The Youth Obligation: Does it work?
The government’s flagship youth unemployment programme aims to provide unemployed 18 to 21 year olds with intensive support to help them find a job. There’s also the promise of a traineeship or work placement if they’re still not in work after six months.
Centrepoint welcomes any government policy that means disadvantaged young people receive extra help to enter the workplace. But concerns were raised about how the Youth Obligation programme might work in practice, particularly as it increases the risk of sanctions if young people are expected to attend more sessions at the Jobcentre.
Over the past year, with Trust for London funding, Centrepoint commissioned the University of Warwick to evaluate the Youth Obligation.
Some of the most vulnerable young people are dropping out of the benefits system
Of the 50 young people on the Youth Obligation that were tracked, around half dropped out of the programme - but not because they found work. These young people had to leave because they were struggling with ongoing issues, such as poor mental health or homelessness. It is very difficult for young people to start looking for a job until they have dealt with these complex issues. It is concerning that these young people had to drop out of the system altogether and stopped receiving their benefits payments as a result.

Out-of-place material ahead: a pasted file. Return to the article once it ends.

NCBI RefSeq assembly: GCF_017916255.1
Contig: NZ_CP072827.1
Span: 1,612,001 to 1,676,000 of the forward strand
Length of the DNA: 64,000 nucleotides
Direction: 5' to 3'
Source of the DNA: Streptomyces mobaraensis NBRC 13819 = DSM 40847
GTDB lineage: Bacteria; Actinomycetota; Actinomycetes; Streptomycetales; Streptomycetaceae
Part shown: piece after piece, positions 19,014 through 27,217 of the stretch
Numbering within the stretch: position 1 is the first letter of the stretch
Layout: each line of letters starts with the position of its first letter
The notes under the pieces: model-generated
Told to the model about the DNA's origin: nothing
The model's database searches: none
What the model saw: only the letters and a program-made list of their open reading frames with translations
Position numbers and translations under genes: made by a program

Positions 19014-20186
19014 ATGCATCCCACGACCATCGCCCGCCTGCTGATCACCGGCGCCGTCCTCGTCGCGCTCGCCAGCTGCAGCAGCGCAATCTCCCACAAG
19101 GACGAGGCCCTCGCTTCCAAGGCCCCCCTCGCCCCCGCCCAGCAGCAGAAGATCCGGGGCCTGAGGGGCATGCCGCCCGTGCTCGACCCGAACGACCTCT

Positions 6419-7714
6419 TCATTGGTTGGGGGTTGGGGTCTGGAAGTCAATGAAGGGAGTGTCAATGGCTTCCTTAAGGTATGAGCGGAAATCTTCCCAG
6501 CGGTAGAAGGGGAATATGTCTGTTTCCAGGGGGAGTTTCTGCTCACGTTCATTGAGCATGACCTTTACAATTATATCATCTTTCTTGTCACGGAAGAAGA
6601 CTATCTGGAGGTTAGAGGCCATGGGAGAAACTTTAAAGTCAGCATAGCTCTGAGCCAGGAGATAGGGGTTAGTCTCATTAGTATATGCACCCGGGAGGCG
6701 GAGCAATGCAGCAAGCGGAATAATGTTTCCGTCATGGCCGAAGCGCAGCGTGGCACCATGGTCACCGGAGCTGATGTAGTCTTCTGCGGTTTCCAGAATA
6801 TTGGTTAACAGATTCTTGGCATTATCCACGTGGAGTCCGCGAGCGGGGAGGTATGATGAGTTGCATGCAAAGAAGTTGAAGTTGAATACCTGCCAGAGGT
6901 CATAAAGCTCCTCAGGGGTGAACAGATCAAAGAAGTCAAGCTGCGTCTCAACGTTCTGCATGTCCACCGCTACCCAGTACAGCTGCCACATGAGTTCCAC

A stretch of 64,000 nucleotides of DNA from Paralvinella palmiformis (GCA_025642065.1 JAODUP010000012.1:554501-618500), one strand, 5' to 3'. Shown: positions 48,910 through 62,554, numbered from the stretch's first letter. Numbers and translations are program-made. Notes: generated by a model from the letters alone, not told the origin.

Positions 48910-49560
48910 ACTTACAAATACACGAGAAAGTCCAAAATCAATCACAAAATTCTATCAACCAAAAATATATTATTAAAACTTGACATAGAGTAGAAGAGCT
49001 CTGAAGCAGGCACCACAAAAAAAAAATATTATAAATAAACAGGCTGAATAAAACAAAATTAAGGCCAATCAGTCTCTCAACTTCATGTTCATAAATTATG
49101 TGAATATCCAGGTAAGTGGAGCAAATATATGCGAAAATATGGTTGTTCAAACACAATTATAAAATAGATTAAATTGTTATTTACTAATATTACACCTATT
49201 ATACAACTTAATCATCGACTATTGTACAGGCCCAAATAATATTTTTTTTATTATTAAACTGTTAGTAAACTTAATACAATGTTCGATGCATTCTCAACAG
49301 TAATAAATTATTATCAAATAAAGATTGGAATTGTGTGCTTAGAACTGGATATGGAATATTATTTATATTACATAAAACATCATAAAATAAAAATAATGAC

Sanctioning rates were higher for young people on the Youth Obligation
The research found that 36% of young people on the Youth Obligation were sanctioned, compared to 24% of young people not on the Youth Obligation. Young people might be sanctioned for a range of reasons, like missing a Jobcentre appointed. Some of the young people supported by Centrepoint struggle to meet set expectations because they simply don't have the tools to do so, such as access to the internet.
Many young people aren't receiving promised work placements
Despite the promise of a work placement offer, 96% of the young people surveyed were not offered a traineeship or work placement if they were still on the Youth Obligation after six months.
Support should be tailored to the sector
Only 12% of young people surveyed rated Jobcentre staff understanding of their situation as good. If tailored support is going to be offered to vulnerable claimants, it is essential that every single young person feels their situation is understood.
Jobcentres should reach out to third party providers more often. Providers such as Centrepoint understand the needs of the young people they support and can work with Jobcentres to offer them the tailored support they need.
From our Twitter
Calling all @trustforlondon grantees - Trust for London is putting together a submission to the government's most recent consultation on employment rights - take a few minutes to fill in their survey https://trustforlondon.formstack.com/forms/sebtfl16 Aug 2019
"Londoners from African Caribbean, Asian and minority ethnic backgrounds continue to face racial discrimination…we must remember not to repeat the mistakes of the past and dispel the myths of centuries-old tropes about racial inferiority” @DawnButlerBrent http://bit.ly/2OY76b416 Aug 2019
Want to know more about our grant making in 2018? Our Evaluation and Learning Manager @hilary_research delves a little deeper into the 141 grants and £9.8 million spent across our seven different funding programmes last year in this blog post http://bit.ly/2YKzj9H16 Aug 2019